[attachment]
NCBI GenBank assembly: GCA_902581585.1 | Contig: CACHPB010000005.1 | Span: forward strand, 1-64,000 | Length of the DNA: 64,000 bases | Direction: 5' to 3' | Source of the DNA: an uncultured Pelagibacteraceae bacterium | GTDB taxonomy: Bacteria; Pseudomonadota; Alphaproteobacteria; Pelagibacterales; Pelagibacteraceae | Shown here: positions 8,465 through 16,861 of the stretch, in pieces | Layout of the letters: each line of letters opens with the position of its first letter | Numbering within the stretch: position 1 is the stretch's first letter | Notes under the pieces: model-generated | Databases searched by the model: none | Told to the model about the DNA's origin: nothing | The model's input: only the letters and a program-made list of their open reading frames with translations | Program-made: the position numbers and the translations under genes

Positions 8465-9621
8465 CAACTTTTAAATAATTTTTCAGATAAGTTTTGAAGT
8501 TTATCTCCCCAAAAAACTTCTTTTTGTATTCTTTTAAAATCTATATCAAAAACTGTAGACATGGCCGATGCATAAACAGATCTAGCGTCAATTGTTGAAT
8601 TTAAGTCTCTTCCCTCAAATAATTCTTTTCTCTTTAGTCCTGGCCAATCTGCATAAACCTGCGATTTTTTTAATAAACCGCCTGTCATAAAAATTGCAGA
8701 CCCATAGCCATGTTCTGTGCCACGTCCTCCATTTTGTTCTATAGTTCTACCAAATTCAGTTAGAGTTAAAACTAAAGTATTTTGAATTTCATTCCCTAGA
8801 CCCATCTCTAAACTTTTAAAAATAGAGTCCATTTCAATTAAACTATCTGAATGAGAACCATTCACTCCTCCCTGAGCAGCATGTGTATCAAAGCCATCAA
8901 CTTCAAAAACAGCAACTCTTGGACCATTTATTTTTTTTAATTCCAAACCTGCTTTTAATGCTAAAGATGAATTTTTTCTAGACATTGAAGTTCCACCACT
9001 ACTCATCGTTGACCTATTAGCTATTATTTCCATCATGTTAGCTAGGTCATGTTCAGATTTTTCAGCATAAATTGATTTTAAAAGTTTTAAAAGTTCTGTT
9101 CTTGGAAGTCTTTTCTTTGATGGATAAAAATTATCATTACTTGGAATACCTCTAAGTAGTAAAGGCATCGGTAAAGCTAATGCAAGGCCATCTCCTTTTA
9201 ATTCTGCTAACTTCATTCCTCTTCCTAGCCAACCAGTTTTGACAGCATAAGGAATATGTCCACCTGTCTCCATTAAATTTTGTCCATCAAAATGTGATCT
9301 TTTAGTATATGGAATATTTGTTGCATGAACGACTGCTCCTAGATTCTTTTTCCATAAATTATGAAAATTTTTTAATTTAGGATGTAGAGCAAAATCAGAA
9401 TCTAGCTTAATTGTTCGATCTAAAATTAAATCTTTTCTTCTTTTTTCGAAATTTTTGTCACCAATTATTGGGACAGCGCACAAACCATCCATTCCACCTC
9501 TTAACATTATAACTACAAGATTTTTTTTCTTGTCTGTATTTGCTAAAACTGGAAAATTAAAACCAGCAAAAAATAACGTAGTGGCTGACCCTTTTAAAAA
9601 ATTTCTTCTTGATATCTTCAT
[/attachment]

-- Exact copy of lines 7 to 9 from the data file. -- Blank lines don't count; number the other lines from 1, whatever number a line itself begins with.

8801 CCCATCTCTAAACTTTTAAAAATAGAGTCCATTTCAATTAAACTATCTGAATGAGAACCATTCACTCCTCCCTGAGCAGCATGTGTATCAAAGCCATCAA
8901 CTTCAAAAACAGCAACTCTTGGACCATTTATTTTTTTTAATTCCAAACCTGCTTTTAATGCTAAAGATGAATTTTTTCTAGACATTGAAGTTCCACCACT
9001 ACTCATCGTTGACCTATTAGCTATTATTTCCATCATGTTAGCTAGGTCATGTTCAGATTTTTCAGCATAAATTGATTTTAAAAGTTTTAAAAGTTCTGTT